As of Monday, 04 May 09, 698 schools in 33 States were closed due to confirmed and probable cases of H1N1 Flu. The closures impacted over 358,220 students and 20,684 teachers. Centers for Disease Control and Prevention (CDC): Reports 403 confirmed cases of H1N1 Flu in 38 States; 702 probable cases of H1N1 Flu in 41 States and the District of Columbia. Number of deaths remains at 1 (Texas). A state-by-state breakdown is listed in Table 1.
USNORTHCOM has been assigned the Force Protection (FP) mission and AT Program responsibility for the USNORTHCOM AOR. The purpose of the FP mission is to defend, detect, and mitigate against terrorist attacks directed at DoD personnel, infrastructure, resources, and information to ensure DoD’s continued warfighting capability. The scope of this mission extends to all DoD Elements and personnel in the USNORTHCOM AOR, whether assigned or unassigned to USNORTHCOM. While the FP mission supports USNORTHCOM’s primary missions of Homeland Defense (HLD) and Civil Support (CS), it is a separate task assigned in the Unified Command Plan (UCP) (ref. a.) and is executed through a different chain of command from the specified USNORTHCOM missions of HLD and CS. The successful execution of the USNORTHCOM FP mission enables the USNORTHCOM HLD and CS missions, and assures availability of DoD assets in support of other Combatant Command-assigned missions.
Preliminary Results Show Federal Protective Service’s Ability to Protect Federal Facilities Is Hampered By Weaknesses in Its Contract Security Guard Program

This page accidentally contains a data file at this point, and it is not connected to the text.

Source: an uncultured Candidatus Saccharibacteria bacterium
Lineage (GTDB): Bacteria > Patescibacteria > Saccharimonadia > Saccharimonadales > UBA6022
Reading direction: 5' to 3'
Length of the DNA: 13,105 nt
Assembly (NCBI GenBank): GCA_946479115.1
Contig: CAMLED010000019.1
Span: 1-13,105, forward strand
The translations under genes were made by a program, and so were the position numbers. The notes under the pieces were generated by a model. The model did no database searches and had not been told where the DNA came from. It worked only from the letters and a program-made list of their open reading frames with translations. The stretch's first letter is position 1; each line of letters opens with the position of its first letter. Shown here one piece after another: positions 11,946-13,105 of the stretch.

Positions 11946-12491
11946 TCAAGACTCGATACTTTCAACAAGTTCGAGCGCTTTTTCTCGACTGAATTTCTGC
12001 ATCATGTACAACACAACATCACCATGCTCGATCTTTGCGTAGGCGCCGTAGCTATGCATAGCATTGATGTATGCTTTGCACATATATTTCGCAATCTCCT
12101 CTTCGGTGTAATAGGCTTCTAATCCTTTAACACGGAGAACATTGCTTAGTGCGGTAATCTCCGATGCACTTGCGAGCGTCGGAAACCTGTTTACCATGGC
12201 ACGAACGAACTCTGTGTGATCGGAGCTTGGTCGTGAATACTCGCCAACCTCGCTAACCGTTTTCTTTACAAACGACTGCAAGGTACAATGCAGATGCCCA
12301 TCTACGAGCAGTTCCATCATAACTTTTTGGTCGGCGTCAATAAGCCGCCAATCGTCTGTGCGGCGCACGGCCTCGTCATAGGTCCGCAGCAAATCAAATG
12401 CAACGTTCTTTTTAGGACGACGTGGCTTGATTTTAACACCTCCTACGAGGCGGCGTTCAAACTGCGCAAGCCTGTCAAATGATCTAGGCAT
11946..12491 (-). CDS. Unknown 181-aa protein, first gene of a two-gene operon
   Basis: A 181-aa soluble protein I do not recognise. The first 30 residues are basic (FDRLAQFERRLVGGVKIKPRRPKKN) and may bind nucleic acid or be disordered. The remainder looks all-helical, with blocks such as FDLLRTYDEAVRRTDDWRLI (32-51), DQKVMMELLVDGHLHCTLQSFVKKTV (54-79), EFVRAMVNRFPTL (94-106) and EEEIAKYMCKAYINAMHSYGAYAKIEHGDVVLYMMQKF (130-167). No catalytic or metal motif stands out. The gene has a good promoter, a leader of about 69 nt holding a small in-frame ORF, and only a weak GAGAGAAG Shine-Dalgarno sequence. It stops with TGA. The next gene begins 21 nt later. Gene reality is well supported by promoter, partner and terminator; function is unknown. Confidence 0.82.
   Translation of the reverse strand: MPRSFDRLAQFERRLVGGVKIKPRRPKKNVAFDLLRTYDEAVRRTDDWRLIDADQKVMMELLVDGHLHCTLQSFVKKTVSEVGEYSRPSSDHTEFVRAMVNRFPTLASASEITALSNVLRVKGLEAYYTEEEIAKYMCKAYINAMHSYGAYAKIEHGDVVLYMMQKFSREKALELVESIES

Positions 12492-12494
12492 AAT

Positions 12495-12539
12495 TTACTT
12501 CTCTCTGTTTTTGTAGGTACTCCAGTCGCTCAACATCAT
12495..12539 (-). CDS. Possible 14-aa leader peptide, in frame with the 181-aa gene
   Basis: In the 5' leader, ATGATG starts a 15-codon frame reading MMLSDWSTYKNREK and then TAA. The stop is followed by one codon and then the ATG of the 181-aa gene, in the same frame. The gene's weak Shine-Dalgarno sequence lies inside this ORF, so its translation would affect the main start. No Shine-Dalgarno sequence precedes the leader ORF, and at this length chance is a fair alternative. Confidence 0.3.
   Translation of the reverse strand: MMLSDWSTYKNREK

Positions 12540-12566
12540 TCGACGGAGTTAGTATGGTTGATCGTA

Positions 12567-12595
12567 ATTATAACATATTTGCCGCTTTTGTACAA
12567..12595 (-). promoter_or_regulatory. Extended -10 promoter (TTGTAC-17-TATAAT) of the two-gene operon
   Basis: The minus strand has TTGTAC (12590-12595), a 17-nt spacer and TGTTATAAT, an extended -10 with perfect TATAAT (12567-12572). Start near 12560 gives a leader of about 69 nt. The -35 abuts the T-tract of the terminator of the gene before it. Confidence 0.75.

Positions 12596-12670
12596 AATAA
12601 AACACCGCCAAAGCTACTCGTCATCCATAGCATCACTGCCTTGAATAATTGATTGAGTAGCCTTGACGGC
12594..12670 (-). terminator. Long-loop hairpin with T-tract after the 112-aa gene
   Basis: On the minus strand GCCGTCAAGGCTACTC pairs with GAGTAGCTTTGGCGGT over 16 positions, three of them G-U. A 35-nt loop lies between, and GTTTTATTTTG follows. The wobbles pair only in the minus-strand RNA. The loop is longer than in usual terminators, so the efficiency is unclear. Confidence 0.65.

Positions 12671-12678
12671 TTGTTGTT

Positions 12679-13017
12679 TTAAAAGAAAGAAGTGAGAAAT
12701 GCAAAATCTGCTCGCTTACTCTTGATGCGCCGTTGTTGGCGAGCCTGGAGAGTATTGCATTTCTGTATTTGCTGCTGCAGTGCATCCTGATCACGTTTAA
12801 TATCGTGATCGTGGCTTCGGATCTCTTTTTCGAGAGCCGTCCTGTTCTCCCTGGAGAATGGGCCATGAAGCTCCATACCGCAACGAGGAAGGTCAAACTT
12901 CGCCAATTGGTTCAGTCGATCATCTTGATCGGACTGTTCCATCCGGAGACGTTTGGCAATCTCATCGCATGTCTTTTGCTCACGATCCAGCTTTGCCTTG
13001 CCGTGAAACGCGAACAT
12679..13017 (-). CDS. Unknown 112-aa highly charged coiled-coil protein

FPS does not fully ensure that its contract security guards have the training and certifications required to be deployed to a federal facility. FPS requires that all prospective guards complete about 128 hours of training including 8 hours of x-ray and magnetometer training. However, in one region, FPS has not provided the x-ray or magnetometer training to its 1,500 guards since 2004. Nonetheless, these guards are assigned to posts at federal facilities. X-ray training is critical because guards control access points at facilities. Insufficient x-ray and magnetometer training may have contributed to several incidents where guards were negligent in carrying out their responsibilities. For example, at a level IV facility, an infant in a carrier was sent through an xray machine due to a guard’s negligence. Moreover, GAO found that FPS does not have a fully reliable system for monitoring and verifying guard training and certification requirements. GAO reviewed 663 randomly selected guard records and found that 62 percent of the guards had at least one expired certification including a declaration that guards have not been convicted of domestic violence, which make them ineligible to carry firearms.
This product may contain copyrighted material; authorized use is for national security purposes of the United States Government only. Any reproduction, dissemination, or use is subject to the OSC usage policy and the original copyright.
1.1. Reissues Reference (a) to update policies and guidance on the United States Security Authority for North Atlantic Treaty Organization (NATO) Affairs (USSAN).
1.2. Outlines the method for transmitting NATO security policies within the Department of Defense and assigns responsibilities for maintaining NATO security worldwide.
We have audited the accompanying consolidated statement of financial condition of Maiden Lane LLC (a Special Purpose Vehicle consolidated by the Federal Reserve Bank of New York) and subsidiaries (the “LLC”) as of December 31, 2008, and the related consolidated statements of income and cash flows for the period from March 14, 2008 to December 31, 2008. These financial statements are the responsibility of the LLC’s management. Our responsibility is to express an opinion on these financial statements based on our audit.
This agreement, made as of the 25th day of November, 2008, by and among the Federal Reserve Bank of New York (“FRB-NY”), BlackRock Financial Management, Inc. (the “Manager”) and Maiden Lane III LLC (the “Borrower”), sets forth the terms under which the Manager shall provide investment management services to FRB-NY (the “Agreement”).